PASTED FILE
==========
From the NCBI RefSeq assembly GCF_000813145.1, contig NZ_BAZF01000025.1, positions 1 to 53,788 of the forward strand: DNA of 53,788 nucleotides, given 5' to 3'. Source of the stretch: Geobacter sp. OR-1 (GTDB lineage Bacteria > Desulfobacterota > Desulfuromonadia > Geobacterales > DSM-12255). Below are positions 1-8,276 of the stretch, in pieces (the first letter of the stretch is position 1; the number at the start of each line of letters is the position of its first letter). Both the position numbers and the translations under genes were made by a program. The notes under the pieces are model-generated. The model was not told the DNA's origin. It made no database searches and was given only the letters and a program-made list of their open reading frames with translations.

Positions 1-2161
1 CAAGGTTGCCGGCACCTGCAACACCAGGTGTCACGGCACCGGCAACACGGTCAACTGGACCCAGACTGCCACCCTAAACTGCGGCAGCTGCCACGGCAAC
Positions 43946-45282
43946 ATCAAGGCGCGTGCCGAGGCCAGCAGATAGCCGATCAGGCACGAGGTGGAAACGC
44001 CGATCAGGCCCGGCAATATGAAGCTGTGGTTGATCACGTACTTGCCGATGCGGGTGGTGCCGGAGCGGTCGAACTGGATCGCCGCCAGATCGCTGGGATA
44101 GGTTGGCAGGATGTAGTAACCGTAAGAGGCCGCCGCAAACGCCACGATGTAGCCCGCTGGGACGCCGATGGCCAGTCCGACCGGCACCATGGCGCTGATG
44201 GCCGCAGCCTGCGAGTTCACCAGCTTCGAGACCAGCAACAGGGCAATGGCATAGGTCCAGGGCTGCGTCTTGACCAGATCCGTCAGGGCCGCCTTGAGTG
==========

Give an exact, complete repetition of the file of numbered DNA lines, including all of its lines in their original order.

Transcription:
From the NCBI RefSeq assembly GCF_000813145.1, contig NZ_BAZF01000025.1, positions 1 to 53,788 of the forward strand: DNA of 53,788 nucleotides, given 5' to 3'. Source of the stretch: Geobacter sp. OR-1 (GTDB lineage Bacteria > Desulfobacterota > Desulfuromonadia > Geobacterales > DSM-12255). Below are positions 1-8,276 of the stretch, in pieces (the first letter of the stretch is position 1; the number at the start of each line of letters is the position of its first letter). Both the position numbers and the translations under genes were made by a program. The notes under the pieces are model-generated. The model was not told the DNA's origin. It made no database searches and was given only the letters and a program-made list of their open reading frames with translations.

Positions 1-2161
1 CAAGGTTGCCGGCACCTGCAACACCAGGTGTCACGGCACCGGCAACACGGTCAACTGGACCCAGACTGCCACCCTAAACTGCGGCAGCTGCCACGGCAAC
Positions 43946-45282
43946 ATCAAGGCGCGTGCCGAGGCCAGCAGATAGCCGATCAGGCACGAGGTGGAAACGC
44001 CGATCAGGCCCGGCAATATGAAGCTGTGGTTGATCACGTACTTGCCGATGCGGGTGGTGCCGGAGCGGTCGAACTGGATCGCCGCCAGATCGCTGGGATA
44101 GGTTGGCAGGATGTAGTAACCGTAAGAGGCCGCCGCAAACGCCACGATGTAGCCCGCTGGGACGCCGATGGCCAGTCCGACCGGCACCATGGCGCTGATG
44201 GCCGCAGCCTGCGAGTTCACCAGCTTCGAGACCAGCAACAGGGCAATGGCATAGGTCCAGGGCTGCGTCTTGACCAGATCCGTCAGGGCCGCCTTGAGTG